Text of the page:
Modifies the tables in place, computing the parent column of the mutation table. Modifies the tables in place, computing valid values for the time column of the mutation table. Modifies the tables in place, removing entries in the site table with duplicate position (and keeping only the first entry for each site), and renumbering the site column of the mutation table appropriately.
Indexing
 Returns True if this TableCollection is indexed. Builds an index on this TableCollection. Drops any indexes present on this table collection.

#### Miscellaneous methods#

 Returns a deep copy of this TableCollection. TableCollection.equals(other, *[, ...]) Returns True if self and other are equal. TableCollection.link_ancestors(samples, ...) Returns an EdgeTable instance describing a subset of the genealogical relationships between the nodes in samples and ancestors.

#### Export#

 Returns a TreeSequence instance from the tables defined in this TableCollection, building the required indexes if they have not yet been created by build_index(). TableCollection.dump(file_or_path) Writes the table collection to the specified path or file object.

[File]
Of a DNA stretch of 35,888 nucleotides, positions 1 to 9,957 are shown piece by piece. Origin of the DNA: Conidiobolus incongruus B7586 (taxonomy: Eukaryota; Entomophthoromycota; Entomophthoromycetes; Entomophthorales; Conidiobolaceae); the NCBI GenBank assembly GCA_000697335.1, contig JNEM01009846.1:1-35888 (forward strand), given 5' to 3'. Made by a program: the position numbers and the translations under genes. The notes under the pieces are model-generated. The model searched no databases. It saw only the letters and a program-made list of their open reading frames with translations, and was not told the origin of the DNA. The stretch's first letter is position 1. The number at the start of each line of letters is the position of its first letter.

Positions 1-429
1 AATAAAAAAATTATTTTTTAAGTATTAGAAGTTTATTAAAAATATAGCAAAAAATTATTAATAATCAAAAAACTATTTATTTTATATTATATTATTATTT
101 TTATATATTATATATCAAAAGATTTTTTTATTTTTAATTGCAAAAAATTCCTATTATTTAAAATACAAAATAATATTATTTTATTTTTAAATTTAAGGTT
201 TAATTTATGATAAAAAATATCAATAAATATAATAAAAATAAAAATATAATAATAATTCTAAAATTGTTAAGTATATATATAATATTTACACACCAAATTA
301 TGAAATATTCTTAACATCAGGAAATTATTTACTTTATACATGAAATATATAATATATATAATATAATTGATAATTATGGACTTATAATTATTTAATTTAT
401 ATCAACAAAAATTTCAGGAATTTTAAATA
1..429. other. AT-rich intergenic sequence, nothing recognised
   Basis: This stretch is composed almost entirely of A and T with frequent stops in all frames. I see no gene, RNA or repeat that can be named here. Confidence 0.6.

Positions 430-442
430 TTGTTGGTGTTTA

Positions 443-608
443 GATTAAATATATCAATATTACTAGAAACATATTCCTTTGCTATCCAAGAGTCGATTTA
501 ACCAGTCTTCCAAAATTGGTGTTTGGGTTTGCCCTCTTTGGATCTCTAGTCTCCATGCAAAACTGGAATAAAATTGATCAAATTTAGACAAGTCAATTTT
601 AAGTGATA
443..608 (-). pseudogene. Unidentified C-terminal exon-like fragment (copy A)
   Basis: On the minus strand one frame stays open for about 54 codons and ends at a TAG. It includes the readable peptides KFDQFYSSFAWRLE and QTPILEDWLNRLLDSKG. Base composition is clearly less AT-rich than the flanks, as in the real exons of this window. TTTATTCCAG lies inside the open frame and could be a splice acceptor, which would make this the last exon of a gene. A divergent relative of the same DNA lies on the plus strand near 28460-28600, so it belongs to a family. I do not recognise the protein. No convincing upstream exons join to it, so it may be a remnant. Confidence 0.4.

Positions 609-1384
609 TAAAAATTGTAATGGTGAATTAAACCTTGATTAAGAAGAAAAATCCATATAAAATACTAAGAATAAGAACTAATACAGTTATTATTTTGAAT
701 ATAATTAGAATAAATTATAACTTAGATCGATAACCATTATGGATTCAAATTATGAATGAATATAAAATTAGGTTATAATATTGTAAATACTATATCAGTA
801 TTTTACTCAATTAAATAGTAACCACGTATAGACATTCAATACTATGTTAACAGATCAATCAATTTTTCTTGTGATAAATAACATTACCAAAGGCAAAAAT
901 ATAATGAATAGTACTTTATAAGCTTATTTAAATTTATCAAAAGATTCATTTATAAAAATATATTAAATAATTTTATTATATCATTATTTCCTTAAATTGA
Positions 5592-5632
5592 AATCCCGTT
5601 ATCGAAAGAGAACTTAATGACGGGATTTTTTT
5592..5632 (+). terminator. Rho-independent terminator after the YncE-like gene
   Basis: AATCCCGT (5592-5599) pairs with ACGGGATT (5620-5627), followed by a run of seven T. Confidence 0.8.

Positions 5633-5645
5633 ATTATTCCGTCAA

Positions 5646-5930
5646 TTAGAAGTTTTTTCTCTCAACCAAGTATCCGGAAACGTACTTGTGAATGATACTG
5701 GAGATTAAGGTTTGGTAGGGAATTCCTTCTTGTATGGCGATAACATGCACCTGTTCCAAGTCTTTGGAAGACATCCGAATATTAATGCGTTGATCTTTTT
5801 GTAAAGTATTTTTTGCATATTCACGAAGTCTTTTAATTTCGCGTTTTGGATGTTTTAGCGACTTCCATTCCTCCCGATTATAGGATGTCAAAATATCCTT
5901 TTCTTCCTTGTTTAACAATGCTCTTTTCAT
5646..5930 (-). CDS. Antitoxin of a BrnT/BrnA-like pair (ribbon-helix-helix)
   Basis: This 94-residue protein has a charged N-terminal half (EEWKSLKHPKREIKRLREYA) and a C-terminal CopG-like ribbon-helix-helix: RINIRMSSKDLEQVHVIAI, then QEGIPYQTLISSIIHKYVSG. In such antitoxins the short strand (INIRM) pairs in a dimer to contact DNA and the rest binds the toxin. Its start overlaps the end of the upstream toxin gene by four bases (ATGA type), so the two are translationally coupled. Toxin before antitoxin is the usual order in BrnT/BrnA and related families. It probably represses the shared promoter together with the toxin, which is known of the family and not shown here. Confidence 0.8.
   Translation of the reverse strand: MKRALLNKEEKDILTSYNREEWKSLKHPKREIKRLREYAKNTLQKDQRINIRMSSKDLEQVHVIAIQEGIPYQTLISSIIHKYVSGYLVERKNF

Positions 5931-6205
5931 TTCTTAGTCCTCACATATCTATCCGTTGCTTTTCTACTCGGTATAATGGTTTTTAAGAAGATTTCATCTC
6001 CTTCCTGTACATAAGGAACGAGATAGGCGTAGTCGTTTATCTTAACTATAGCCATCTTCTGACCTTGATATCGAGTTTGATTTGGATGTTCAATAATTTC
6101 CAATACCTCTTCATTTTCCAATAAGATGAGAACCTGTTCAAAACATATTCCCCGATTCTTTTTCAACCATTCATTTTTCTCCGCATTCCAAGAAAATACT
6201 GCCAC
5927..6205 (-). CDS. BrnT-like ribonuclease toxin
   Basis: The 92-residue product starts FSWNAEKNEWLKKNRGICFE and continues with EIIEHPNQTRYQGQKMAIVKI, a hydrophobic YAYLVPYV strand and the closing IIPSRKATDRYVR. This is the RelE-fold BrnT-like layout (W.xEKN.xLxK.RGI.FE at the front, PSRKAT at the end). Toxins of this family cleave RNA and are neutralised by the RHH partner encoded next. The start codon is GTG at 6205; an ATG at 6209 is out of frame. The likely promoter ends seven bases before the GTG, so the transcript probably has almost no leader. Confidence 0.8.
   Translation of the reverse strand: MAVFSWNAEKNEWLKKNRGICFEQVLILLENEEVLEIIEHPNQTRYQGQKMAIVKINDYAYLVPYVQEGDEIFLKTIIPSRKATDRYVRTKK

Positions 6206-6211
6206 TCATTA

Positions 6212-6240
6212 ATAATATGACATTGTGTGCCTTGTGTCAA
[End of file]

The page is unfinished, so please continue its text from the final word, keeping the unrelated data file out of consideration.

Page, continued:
### Table APIs#

Here we outline the table classes and the common methods and variables available for each. For description and definition of each table’s meaning and use, see the table definitions.

 IndividualTable([max_rows_increment, ll_table]) A table defining the individuals in a tree sequence. NodeTable([max_rows_increment, ll_table]) A table defining the nodes in a tree sequence. EdgeTable([max_rows_increment, ll_table]) A table defining the edges in a tree sequence. MigrationTable([max_rows_increment, ll_table]) A table defining the migrations in a tree sequence. SiteTable([max_rows_increment, ll_table]) A table defining the sites in a tree sequence. MutationTable([max_rows_increment, ll_table]) A table defining the mutations in a tree sequence. PopulationTable([max_rows_increment, ll_table]) A table defining the populations referred to in a tree sequence. ProvenanceTable([max_rows_increment, ll_table]) A table recording the provenance (i.e., history) of this table, so that the origin of the underlying data and sequence of subsequent operations can be traced.

#### Accessing table data#

The tables API provides an efficient way of working with and interchanging tree sequence data. Each table class (e.g, NodeTable, EdgeTable, SiteTable) has a specific set of columns with fixed types, and a set of methods for setting and getting the data in these columns. The number of rows in the table t is given by len(t).

import tskit
t = tskit.EdgeTable()
print("The table contains", len(t), "rows")
print(t)

The table contains 2 rows
╔══╤════╤═════╤══════╤═════╤════════╗
╠══╪════╪═════╪══════╪═════╪════════╣
║0 │   0│    1│    10│   11│        ║